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I'm not sure that I would agree that Rainsford is a dynamic character. "The Most Dangerous Game" is an action story rather than a psychological one, and its plot dynamic revolves around who will kill whom rather than any moral dilemmas or psychological epiphanies.
Both Rainsford and Zaroff are hunters and both see no problem in preying on animals, as they see other living beings only as trophies to be mounted on their walls. Both are also soldiers by training and thus have made careers out of killing human beings. Although Zaroff is the more extreme villain, in a sense he is the logical conclusion to the activities in which they both have engaged, they are not really that different. Although the younger Rainsford has not yet started hunting people, and still has a conventional horror of doing so, the end of the story opens up the possibility that he will become the next Zaroff. We don't really see Rainsford developing empathy (plotting to save the other prisoners) or anything beyond a desire for personal survival.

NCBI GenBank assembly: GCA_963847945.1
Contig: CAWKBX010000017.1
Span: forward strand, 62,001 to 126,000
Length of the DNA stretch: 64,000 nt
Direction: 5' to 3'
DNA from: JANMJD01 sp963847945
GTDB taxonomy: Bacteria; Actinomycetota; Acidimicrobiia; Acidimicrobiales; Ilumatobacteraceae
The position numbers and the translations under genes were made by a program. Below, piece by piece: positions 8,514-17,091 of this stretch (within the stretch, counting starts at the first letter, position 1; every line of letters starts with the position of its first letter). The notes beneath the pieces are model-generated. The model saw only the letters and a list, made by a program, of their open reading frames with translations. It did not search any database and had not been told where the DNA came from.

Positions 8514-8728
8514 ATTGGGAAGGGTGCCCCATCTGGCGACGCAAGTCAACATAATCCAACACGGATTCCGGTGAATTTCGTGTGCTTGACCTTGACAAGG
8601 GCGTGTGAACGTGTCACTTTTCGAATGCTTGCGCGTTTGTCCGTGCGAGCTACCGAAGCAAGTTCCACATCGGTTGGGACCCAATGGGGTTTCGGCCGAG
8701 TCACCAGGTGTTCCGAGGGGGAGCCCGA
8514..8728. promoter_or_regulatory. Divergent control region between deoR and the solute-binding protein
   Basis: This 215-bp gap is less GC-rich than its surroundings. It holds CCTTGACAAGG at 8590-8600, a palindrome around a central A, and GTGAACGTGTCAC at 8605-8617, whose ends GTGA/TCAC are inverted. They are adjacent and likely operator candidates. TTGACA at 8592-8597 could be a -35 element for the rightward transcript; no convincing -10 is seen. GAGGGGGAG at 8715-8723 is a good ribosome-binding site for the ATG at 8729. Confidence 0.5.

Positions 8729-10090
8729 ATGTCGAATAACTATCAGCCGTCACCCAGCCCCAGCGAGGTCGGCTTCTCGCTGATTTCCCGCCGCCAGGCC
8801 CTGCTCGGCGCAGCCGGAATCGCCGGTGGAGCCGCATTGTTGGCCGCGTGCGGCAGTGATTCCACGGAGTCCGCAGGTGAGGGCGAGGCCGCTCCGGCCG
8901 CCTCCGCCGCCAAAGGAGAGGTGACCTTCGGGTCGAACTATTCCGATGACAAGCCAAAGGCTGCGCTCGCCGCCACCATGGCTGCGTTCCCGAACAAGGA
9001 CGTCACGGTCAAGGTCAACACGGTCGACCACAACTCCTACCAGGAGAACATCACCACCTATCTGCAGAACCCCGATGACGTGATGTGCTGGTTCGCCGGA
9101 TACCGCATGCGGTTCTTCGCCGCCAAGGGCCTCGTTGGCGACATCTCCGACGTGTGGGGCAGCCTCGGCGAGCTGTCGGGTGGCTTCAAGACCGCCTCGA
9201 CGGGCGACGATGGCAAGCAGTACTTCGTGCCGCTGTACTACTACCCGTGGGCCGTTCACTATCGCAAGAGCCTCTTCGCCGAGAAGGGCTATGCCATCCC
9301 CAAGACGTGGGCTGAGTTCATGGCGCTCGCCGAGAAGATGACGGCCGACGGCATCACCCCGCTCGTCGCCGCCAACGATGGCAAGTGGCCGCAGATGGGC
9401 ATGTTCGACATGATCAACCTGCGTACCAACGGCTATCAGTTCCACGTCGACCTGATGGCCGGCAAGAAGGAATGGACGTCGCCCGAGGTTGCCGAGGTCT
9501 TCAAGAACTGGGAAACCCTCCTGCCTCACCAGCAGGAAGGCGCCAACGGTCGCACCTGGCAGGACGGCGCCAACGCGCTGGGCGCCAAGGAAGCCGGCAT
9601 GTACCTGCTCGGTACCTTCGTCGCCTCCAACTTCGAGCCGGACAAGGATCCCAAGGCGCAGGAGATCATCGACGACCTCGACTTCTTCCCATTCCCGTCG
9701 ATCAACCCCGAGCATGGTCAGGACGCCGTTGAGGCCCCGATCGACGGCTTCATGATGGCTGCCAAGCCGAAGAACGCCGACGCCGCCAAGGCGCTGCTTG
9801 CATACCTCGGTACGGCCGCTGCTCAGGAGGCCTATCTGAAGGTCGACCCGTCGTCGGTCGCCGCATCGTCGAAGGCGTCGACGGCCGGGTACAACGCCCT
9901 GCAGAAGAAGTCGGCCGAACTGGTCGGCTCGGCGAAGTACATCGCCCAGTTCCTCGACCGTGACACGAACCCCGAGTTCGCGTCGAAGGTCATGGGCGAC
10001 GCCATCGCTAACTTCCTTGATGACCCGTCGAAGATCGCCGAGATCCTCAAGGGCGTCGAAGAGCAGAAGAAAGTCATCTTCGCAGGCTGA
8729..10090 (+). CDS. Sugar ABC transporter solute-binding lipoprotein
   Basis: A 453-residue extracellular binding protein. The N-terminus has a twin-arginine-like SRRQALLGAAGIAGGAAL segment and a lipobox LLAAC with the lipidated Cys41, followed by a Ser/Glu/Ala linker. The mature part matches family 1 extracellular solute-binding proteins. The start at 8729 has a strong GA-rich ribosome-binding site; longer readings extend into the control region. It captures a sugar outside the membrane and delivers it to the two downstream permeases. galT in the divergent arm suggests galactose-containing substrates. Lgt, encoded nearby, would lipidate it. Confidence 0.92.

The two main characters in Richard Connell's "The Most Dangerous Game" are both world-class hunters--Rainsford and General Zaroff. Characters can be either static (remaining relatively unchanged) or dynamic (undergoing change) throughout the course of a story. In this case, there is one of each--Zaroff is static and Rainsford is dynamic.
The General is the same at the end of the selection as he is at the beginning: sophisticated, cultured, cruel, sadistic, and self-absorbed. Rainsford, though, does experience a change both in circumstances and in thinking throughout the course of the story. Initially he was insensitive to the feelings of the hunted, uncaring about anything but his own pleasure in hunting. Once the great reversal happens and Rainsford becomes the hunted, his perspective on everything changes. That is a perfect description of a dynamic character--someone for whom everything changes.
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